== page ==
Asked by AdamE
on 12 Jun 2019

Clearly, 23 = -1 mod 24. So, mod(23^12,24) should result in 1.

Answer by AdamE
on 12 Jun 2019

John D'Errico
on 12 Jun 2019

Please stop adding an answer just to make a comment. And, NO, you are wrong. You don't understand how a language like MATLAB works, IF you think that.

MATLAB does not understand number theory, even something as trivial as that. It does what you tell it to do. You wrote this:

mod(23^12,24)

So, MATLAB sees the number 23, with a power applied to it. It computes that number, raising 23 to the desired power. It does NOT think about what might be done to it in the future. If you expect that, then you expect far too much of computers. Computers don't think at all. They cannot apply mathematics to a result, knowing that the result can indeed be simplified.

For example, suppose you wrote this in MATLAB:

theta = rand(1);

sin(theta)^2 + 1 + cos(theta)^2

ans =

2

Do you honestly think that MATLAB should be smart enough to see that, then to know that oh, I can combine those terms with an identity, avoiding needing to compute sin(theta) and cos(theta) at all, replacing the sum of two of those terms with 1, and then adding 1, to get 2? If not, then why would you expect that MATLAB should know that 23 is congruent to -1, mod 24, and then to foresee that it can simplify that numerical computation?

So MATLAB does this:

23^12

ans =

2.19146244320203e+16

As you see, it is indeed larger than flintmax.

flintmax

ans =

9.00719925474099e+15

So 23^12 is a number too large to be exactly represented as an integer.

Once MATLAB computes that result, it then passes it to the mod function. If the number is not exactly representable as an integer, tough luck. You, as the person driving this vehicle, are expected to know what you are doing.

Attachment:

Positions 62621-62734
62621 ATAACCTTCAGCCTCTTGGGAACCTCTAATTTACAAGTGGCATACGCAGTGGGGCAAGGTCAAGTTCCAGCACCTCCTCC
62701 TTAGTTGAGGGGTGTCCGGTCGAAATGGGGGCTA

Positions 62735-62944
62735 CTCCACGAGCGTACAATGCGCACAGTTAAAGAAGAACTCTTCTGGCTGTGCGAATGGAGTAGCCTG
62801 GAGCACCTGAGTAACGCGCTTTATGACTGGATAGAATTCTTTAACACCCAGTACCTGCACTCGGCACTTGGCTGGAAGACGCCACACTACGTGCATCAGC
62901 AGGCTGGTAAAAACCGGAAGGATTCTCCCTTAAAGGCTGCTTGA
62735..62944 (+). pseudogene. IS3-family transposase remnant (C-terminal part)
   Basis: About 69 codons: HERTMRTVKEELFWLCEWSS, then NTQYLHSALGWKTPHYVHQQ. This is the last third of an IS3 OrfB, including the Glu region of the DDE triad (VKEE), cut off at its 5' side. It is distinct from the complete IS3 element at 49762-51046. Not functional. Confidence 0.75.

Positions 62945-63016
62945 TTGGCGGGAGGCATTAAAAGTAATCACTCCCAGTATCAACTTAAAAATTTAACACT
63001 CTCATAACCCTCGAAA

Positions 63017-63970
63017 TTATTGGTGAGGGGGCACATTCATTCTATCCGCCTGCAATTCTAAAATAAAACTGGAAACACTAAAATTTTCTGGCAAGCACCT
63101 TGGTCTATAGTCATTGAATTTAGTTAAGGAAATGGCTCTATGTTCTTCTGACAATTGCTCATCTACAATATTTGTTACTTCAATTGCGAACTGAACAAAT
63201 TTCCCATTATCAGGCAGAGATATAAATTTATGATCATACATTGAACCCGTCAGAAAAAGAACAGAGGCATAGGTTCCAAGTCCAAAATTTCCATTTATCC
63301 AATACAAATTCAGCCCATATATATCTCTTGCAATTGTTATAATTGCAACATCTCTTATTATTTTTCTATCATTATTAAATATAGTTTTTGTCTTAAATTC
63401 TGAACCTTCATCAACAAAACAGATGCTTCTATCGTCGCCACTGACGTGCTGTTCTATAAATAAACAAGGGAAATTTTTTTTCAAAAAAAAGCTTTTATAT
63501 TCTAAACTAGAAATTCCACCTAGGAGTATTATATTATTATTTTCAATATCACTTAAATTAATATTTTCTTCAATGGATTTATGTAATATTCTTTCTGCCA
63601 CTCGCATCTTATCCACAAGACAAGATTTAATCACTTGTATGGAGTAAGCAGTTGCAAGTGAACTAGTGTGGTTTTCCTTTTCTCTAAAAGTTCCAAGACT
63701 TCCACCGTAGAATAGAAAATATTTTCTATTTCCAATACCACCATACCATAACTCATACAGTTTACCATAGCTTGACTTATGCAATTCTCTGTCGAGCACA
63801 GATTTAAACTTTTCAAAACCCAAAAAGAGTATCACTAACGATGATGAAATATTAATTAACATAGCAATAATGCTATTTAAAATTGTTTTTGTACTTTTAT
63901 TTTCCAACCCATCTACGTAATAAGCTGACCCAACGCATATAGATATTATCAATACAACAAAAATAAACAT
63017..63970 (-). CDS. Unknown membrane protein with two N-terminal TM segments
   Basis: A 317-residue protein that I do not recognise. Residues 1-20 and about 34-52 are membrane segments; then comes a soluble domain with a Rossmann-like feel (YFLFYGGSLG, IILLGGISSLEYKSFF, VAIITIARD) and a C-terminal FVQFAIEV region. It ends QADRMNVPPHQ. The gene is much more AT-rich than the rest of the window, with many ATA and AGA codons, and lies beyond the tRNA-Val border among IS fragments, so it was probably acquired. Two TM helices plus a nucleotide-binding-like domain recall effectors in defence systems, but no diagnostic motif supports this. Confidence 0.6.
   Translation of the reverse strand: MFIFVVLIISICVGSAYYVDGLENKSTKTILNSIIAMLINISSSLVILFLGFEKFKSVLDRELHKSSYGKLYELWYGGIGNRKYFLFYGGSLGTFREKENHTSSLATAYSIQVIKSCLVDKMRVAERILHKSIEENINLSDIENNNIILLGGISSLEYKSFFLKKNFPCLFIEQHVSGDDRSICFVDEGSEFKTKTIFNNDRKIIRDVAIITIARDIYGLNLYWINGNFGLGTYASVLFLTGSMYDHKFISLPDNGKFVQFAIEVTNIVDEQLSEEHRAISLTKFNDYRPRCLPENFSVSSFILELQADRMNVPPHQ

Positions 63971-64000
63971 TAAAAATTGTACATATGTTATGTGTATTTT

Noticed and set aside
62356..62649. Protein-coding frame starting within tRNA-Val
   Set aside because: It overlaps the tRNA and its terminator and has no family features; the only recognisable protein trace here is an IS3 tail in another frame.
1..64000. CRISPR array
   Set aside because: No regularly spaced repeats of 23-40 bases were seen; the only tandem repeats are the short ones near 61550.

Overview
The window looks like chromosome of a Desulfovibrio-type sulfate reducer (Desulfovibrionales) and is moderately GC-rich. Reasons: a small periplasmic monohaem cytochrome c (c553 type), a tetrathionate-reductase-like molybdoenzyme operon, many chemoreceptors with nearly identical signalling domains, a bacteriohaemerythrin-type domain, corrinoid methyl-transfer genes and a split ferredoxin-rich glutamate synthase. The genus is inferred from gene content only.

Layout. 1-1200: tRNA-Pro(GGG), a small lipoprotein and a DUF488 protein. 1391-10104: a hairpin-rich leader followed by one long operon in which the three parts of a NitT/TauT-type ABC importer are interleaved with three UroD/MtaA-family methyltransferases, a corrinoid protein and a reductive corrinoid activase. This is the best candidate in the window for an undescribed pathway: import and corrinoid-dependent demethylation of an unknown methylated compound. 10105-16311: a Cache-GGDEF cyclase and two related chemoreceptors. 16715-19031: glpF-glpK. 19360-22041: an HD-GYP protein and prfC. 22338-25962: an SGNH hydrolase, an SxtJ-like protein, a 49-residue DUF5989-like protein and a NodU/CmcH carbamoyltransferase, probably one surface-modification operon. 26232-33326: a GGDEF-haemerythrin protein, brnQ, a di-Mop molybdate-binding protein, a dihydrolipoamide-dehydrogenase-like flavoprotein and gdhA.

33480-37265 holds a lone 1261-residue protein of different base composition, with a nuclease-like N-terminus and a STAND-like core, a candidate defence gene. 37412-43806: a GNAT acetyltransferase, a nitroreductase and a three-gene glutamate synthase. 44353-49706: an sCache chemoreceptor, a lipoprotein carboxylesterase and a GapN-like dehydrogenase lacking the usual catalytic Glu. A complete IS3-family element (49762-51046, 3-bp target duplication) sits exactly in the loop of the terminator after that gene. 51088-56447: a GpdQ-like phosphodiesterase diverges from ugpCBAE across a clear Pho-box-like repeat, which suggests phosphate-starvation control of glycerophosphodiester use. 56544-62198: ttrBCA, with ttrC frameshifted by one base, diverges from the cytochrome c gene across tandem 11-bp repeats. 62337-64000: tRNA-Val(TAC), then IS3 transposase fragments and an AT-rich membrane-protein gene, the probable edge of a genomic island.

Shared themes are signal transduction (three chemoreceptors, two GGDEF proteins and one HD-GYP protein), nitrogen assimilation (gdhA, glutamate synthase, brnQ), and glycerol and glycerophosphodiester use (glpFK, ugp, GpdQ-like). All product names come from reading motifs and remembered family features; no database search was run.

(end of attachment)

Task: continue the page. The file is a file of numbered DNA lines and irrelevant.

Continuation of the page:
Walter Roberson
on 12 Jun 2019

No, it should not be. Doing that would require rewriting the entire way that MATLAB operates on parameters.

MATLAB currently always evaluates all parameters before the function is called, so when you call mod(23^12, 24) then 23^12 and 24 are evaluated and their full evaluated results are passed to mod() .

In order for MATLAB to do what you are suggesting automatically, it would have to somehow record the formula 23^12 and 24 and pass that into mod() and then mod would have to know how to decompose formulas in terms of modular arithmetic. It would have to be pretty deep, such as knowing that

mod( (23^12)^3 + 5*23^12 + 7, 24)

could be reduced in modular arithmetic.

AdamE
on 12 Jun 2019

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Answer by AdamE
on 12 Jun 2019

John,

Firstly, calm down. I've been using MATLAB since the late 1980s and have a PhD in Math. I wasn't implying that MATLAB performed erroneously; I was implying that there should be a modulo script which can employ some basic number theory to reduce incorrect results. Now that Walter provided the links, I see that there are such scripts.

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